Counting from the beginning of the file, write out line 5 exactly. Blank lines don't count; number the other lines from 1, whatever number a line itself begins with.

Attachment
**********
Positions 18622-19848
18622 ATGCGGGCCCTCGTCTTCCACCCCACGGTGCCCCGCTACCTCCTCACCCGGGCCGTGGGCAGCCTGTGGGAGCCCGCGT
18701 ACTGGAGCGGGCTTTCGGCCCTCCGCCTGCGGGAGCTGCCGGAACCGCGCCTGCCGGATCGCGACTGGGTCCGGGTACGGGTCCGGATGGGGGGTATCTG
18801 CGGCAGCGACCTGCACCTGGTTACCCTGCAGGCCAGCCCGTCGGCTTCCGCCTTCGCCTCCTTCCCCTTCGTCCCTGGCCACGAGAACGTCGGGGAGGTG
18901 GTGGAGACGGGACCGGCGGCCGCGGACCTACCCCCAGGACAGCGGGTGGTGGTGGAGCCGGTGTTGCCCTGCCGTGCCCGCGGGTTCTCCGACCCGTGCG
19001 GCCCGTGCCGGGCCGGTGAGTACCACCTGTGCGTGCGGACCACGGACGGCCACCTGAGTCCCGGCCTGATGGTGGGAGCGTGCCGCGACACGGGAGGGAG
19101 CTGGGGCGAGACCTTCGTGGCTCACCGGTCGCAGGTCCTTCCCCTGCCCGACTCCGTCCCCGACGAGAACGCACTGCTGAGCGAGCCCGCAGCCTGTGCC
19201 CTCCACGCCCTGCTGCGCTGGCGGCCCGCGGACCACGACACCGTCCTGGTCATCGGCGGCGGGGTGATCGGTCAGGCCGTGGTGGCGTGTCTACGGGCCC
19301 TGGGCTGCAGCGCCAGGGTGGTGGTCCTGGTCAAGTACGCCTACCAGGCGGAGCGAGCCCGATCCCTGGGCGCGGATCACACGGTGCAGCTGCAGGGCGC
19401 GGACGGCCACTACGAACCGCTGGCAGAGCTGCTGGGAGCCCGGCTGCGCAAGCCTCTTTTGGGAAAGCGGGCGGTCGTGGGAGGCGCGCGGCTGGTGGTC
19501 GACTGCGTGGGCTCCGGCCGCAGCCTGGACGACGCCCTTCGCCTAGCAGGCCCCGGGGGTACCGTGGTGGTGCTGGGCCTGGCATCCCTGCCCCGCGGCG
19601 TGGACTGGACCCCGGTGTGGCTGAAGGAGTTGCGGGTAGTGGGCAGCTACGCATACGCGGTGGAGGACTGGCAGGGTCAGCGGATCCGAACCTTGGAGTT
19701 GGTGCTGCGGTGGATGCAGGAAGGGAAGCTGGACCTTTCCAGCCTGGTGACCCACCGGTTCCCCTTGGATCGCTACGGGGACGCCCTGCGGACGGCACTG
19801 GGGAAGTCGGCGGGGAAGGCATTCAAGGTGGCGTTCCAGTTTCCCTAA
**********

18901 GTGGAGACGGGACCGGCGGCCGCGGACCTACCCCCAGGACAGCGGGTGGTGGTGGAGCCGGTGTTGCCCTGCCGTGCCCGCGGGTTCTCCGACCCGTGCG